So my goal in life is to simplify.  I found a recipe on the internet, and I gathered the ingredients and materials.  It worked pretty well and the clothes are clean.

Today I made my fourth batch, and I think I’ve got my system refined.  You need a few things to perform this feat of chemistry.  Start with a bar soap, like Fels-Naptha or Octagon soap; washing soda (not baking soda); borax (these 1st three ingredients are found in the laundry aisle at the sto’); water (or H20 as us chemists like to call it); measuring cup (I like a 2-cup measure); container for mixing the soap mix; large container for final stirring of soap/H20 mix; and container(s) for storage. 

1.  With the Fels-Naptha soap or Octagon soap:  grate 1/3 bar into flakes.  Or do like I do and whittle it up with a steak knife into a crock pot with a removable liner.

2.  Add 6 cups water to chipped-up soap, stir, cover, and heat on high.  If you fall asleep like I did during the heating part of our program, it’s probably okay.

3.  Add 1/2 cup washing soda and 1/2 cup borax to the soapy mix and stir. 

4.  Add 4 cups water to a clean kitty litter bucket.  I do this outside by the well for a handy water source.  Also, I am a slob during the mixing/filling-the-containers portion.

5.  Take the soapy mix outside and dump it in the water in the clean kitty litter bucket.

6.  Add 1 gallon plus 6 cups of water to the kitty litter bucket.  You can add a few drops of essential oil for fragrance, but I’ve never done that.

7.  Slosh it around to mix, and pour the mix in those plastic laundry detergent jugs that you have left over.

8.  Use 1/2 cup per load, more if you want. 

9.  You are the boss of the laundry detergent.

“Cool Breeze” Miller Speaks Up

August 18, 2010

A Cool Breeze for Miz Florrie

August 15, 2010

Before

Three weeks ago we paid a visit to Miz Florrie.  We knocked on the back door as usual.  No one answered the door because we found that they were all sequestered in the living room on the front of the house where the only air conditioning in the entire house was located. 

Miz Florrie sat on the couch in a cotton house dress, unruffled by the heat.  The little air conditioner at 5000 BTU’s was going full blast, but the thermometer read 82 degrees.  It was hard to catch your breath. 

We decided to get another window unit for her.  We went the following week to Lowe’s to check out their models, and then we checked online for Home Depot.  We decided to buy a 6500 BTU unit for the living room at Lowe’s because it was an EnergyStar appliance.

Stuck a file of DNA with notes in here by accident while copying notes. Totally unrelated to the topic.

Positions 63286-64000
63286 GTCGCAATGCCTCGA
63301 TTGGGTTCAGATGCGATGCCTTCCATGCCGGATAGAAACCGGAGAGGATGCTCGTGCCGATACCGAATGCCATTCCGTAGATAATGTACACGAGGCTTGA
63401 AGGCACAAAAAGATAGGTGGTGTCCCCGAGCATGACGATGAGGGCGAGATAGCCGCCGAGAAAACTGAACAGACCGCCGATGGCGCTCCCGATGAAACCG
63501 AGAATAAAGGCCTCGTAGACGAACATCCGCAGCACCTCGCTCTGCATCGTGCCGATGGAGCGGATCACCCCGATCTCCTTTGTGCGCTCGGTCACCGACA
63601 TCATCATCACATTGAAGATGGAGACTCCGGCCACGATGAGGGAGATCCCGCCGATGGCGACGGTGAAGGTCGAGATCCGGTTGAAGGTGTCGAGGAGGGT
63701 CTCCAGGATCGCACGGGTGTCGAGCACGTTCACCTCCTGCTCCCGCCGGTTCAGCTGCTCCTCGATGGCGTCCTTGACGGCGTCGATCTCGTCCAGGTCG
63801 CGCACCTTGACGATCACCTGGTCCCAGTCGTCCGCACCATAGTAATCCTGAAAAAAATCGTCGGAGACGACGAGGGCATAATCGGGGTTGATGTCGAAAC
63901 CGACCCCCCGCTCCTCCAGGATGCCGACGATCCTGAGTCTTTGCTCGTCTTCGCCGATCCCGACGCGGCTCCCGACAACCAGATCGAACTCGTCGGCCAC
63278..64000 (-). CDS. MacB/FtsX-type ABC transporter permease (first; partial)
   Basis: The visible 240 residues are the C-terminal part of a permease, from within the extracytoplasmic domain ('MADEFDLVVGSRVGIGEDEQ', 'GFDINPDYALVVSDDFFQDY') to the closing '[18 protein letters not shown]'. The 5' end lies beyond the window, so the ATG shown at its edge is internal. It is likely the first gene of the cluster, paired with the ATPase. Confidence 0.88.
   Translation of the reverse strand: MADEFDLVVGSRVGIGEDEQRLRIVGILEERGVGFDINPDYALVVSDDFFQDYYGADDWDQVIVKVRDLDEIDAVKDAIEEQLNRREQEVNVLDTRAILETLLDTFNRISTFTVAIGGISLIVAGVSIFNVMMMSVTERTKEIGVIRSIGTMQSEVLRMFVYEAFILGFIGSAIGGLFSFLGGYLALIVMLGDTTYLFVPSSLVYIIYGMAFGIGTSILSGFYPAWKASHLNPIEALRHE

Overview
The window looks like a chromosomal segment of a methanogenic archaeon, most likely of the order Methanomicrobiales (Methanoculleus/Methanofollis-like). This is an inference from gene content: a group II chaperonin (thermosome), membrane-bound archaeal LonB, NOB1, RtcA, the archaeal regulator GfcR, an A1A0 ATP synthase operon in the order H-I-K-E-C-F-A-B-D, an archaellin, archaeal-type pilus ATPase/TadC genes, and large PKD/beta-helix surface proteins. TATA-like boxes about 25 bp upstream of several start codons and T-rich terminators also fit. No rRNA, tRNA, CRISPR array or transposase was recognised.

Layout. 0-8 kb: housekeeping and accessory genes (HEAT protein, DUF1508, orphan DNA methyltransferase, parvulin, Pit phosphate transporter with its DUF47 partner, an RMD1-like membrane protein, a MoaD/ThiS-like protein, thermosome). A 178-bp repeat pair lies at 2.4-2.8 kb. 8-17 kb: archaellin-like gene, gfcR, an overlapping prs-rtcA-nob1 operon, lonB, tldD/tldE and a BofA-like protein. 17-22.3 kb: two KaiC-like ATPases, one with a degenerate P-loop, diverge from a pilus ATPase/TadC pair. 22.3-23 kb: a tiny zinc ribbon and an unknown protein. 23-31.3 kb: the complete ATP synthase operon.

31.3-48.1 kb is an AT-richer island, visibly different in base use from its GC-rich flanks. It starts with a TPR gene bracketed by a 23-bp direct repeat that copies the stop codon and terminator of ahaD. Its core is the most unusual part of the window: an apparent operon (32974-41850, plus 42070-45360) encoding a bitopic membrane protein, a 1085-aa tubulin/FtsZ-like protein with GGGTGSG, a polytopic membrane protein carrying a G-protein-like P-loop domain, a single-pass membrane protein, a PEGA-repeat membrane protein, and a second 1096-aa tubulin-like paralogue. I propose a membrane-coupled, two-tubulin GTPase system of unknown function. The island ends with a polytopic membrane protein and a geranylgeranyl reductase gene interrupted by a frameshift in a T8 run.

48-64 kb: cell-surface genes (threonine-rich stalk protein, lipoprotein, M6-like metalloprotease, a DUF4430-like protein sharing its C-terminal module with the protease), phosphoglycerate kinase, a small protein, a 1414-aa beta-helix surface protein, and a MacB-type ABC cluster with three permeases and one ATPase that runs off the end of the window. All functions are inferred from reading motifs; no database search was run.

Sugar picked up the unit later that week, and last Sunday we went to Garnett, unsure if we were really doing the right thing.  Sugar had talked to Richard, Miz Florrie’s quirky neighbor, about the new unit.  Richard thought it was a good idea, and he talked to Miz Florrie’s oldest son to get his opinion and possibly to get him to kick in a little money toward the project.  The son said his mother didn’t need a new air conditioner because she liked it hot.  (Red flag) 

Now we were in a quandry.  Did she really like it hot?  Is that why the room was 82 degrees in mid-July?  Or was the existing air conditioner simply not capable of cooling even one small room, since the coolness would be sucked up by the rest of the blazing inferno of a house?  We decided to go be do-gooders, and if she didn’t want it, we wouldn’t install it. 

We found her in the kitchen this time.  When we walked in, the room facing south was a hot box.  She sat at the table, a cold jar of water nearby, as she and Harold finished the midday meal.

The queen in her kitchen

Sugar offered her the air conditioner by saying if she didn’t want it, we’d take it back.  She decided that indeed she did want it, and it seemed easiest to put the unit in the kitchen window.  Richard measured, and found that the window was too small.

Out with the old

The kitchen window

This window is tooo small.

So the old one in the living room would need to be moved into the kitchen, and the new one installed in its place in the living room.

Miz Florrie’s son Edgar moved the old unit so that Richard could install it in the kitchen.  He left a trail of dripping water.  Part of it was probably sweat.  Wow, it was even hotter without the tiny unit working.

And the new one goes in... (By this time, Sugar has completely sweated thru the brim of his cap and the sweat is dripping in his eyes.)

The queen checks out the new unit. (Note the pen in her hair. She still does her own book work and pays her own bills.)

After!

I sincerely doubt that these two air conditioners can make a big difference, but even a small difference is better than nothing.  Maybe she IS used to the heat, but she’s still 97 years old.